Los Angeles on a blurry, cloudy evening
Downtown Los Angeles
Downtown, Los Angeles just after the rain
All these photos were taken from the Griffith Observatory
At the Observatory
The camera obscura (Latin; "camera" is a "vaulted chamber/room" + "obscura" means "dark"= "darkened chamber/room") is an optical device that projects an image of its surroundings on a screen. It is used in drawing and for entertainment, and was one of the inventions that led to photography. The device consists of a box or room with a hole in one side. Light from an external scene passes through the hole and strikes a surface inside where it is reproduced, upside-down, but with color and perspective preserved. The image can be projected onto paper, and can then be traced to produce a highly accurate representation.
Using mirrors, as in the 18th century overhead version (illustrated in the History section below), it is possible to project a right-side-up image. Another more portable type is a box with an angled mirror projecting onto tracing paper placed on the glass top, the image being upright as viewed from the back.
As a pinhole is made smaller, the image gets sharper, but the projected image becomes dimmer. With too small a pinhole the sharpness again becomes worse due to diffraction. Some practical camera obscuras use a lens rather than a pinhole because it allows a larger aperture, giving a usable brightness while maintaining focus.
Griffith Observatory is in Los Angeles, California, United States. Sitting on the south-facing slope of Mount Hollywood in L.A.'s Griffith Park, it commands a view of the Los Angeles Basin, includingdowntown Los Angeles to the southeast, Hollywood to the south, and the Pacific Ocean to the southwest. The observatory is a popular tourist attraction with an extensive array of space- and science-related displays.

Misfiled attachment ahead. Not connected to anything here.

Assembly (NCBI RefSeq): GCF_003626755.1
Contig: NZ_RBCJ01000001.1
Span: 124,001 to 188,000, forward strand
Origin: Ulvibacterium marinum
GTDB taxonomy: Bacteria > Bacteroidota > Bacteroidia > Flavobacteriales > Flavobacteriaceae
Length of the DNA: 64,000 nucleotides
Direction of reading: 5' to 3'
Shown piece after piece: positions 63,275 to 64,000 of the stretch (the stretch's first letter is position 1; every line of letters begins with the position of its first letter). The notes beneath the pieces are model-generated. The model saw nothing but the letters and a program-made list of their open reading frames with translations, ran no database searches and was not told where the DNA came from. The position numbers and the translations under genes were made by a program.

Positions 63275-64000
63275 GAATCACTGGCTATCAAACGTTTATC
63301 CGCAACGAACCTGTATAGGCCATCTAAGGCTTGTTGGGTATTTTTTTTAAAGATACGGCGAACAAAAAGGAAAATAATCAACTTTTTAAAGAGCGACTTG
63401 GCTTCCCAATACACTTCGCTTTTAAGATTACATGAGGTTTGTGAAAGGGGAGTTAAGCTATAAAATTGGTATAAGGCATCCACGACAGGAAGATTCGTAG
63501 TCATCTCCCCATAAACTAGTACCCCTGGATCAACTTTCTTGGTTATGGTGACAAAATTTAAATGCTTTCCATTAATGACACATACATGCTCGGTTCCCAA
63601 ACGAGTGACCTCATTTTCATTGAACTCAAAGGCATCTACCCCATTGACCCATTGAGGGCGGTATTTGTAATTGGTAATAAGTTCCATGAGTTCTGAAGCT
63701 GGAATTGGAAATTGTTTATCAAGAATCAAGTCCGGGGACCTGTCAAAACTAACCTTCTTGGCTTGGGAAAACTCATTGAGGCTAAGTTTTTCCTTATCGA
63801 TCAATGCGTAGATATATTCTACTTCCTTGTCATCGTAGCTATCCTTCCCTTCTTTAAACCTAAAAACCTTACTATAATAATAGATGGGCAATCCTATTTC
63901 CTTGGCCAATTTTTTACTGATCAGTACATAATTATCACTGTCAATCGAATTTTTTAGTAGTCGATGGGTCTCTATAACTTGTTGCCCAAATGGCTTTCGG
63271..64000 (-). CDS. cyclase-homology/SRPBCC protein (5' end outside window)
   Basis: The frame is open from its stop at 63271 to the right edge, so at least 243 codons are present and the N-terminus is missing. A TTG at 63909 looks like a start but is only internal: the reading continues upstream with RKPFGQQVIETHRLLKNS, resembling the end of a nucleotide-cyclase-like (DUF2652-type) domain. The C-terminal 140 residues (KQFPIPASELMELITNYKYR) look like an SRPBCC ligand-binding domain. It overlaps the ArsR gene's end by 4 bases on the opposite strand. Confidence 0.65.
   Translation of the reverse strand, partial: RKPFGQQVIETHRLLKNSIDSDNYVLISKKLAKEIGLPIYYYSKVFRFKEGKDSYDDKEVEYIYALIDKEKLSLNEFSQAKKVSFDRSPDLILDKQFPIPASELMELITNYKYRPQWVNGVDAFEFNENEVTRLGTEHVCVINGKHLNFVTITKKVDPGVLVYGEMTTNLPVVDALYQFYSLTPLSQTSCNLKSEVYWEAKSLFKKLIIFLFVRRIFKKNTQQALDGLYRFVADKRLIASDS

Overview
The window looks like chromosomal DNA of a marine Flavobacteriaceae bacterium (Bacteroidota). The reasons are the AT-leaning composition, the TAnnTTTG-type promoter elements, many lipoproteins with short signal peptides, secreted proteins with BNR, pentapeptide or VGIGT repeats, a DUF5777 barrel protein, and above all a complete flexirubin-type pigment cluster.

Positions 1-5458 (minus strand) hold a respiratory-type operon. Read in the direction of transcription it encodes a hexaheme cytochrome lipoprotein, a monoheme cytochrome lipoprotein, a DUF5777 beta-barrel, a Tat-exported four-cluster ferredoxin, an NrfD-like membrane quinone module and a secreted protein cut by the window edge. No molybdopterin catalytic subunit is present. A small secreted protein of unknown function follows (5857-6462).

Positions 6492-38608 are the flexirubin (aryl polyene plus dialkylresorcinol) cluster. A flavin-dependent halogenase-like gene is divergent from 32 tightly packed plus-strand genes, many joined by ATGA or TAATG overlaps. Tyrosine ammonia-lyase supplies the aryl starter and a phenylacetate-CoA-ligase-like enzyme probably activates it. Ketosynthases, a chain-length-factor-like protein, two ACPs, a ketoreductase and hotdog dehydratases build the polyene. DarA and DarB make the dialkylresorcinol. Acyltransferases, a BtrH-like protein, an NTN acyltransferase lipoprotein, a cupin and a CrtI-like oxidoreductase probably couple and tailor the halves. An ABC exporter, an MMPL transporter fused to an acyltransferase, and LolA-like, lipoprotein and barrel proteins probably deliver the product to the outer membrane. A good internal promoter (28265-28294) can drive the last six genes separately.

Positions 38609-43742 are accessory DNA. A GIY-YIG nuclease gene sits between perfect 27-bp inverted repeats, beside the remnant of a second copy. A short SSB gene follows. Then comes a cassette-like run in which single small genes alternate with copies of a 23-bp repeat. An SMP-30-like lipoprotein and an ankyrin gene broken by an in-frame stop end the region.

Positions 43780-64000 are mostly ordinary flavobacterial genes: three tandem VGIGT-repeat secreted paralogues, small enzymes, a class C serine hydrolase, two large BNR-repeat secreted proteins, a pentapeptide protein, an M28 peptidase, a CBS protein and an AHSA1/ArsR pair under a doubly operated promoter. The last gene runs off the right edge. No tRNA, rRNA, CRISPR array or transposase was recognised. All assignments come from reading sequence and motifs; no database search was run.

The first exhibit visitors encountered in 1935 was the Foucault pendulum, which was designed to demonstrate the rotation of the Earth. The Foucault pendulum ( /fuːˈkoʊ/ foo-KOH), or Foucault's pendulum, named after the French physicist Léon Foucault, is a simple device conceived as an experiment to demonstrate therotation of the Earth. While it had long been known that the Earth rotated, the introduction of the Foucault pendulum in 1851 was the first simple proof of the rotation in an easy-to-see experiment.
The experimental apparatus consists of a tall pendulum free to swing in any vertical plane. The actual plane of swing appears to rotate relative to the Earth; in fact the plane is fixed in space while the Earth rotates under the pendulum once a sidereal day. The first public exhibition of a Foucault pendulum took place in February 1851 in the Meridian of the Paris Observatory. A few weeks later Foucault made his most famous pendulum when he suspended a 28 kg brass-coated lead bob with a 67 meter long wire from the dome of the Panthéon, Paris. The plane of the pendulum's swing rotated clockwise 11° per hour, making a full circle in 32.7 hours. The original bob used in 1851 at the Panthéon was moved in 1855 to the Conservatoire des Arts et Métiers in Paris